Document Type

Article

Article Version

Post-print

Publication Date

2022

Abstract

Interactive classroom demonstrations (ICDs) are used extensively in physics, and prior studies indicate that, when conducted under certain conditions, they lead to appreciable increases in student gains and retention. The literature suggests that the ICD recipe for maximizing student gain is to i) introduce the physical theory that will be demonstrated, ii) describe the demonstration and prompt students to record a prediction for what will happen, iii) conduct the demonstration, and iv) return to the prediction for students to reconcile their hypotheses. Here, I propose two interrelated updates to leverage the particular strengths of Generation Z students currently enrolled in introductory physics courses as well as to address potential pitfalls in the canonical ICD recipe: the inclusion of simple, yet flashy demonstrations, and the integration of social media to disseminate and further engage with the results.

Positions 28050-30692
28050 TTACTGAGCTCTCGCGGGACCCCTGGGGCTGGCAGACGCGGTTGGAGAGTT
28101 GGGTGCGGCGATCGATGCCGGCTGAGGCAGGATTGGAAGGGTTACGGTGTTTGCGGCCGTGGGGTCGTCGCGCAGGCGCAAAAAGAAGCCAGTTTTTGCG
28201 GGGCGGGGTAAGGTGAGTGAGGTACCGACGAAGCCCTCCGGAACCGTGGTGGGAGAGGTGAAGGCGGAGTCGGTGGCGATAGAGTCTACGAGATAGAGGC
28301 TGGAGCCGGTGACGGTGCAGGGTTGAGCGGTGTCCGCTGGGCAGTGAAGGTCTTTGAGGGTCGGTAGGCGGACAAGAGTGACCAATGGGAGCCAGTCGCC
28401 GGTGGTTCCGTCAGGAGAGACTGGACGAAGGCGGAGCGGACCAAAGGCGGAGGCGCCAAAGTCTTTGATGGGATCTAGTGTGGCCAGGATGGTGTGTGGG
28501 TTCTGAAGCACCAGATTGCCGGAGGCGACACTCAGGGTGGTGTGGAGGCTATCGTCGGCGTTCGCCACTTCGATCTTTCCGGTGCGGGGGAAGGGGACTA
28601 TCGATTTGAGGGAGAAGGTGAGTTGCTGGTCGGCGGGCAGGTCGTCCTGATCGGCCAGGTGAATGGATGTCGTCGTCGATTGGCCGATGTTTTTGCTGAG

Comments

© 2022 Author(s). Published under an exclusive license by American Association of Physics Teachers.

This article may be downloaded for personal use only. Any other use requires prior permission of the author and AIP Publishing. This article appeared in The Physics Teacher and may be found at https://doi.org/10.1119/5.0042862.

Publication Title

The Physics Teacher

Published Citation

Robert H. Nazarian, "A Modified Recipe for Interactive Classroom Demonstrations", The Physics Teacher 60, 504-507 (2022) https://doi.org/10.1119/5.0042862

DOI

10.1119/5.0042862

Peer Reviewed

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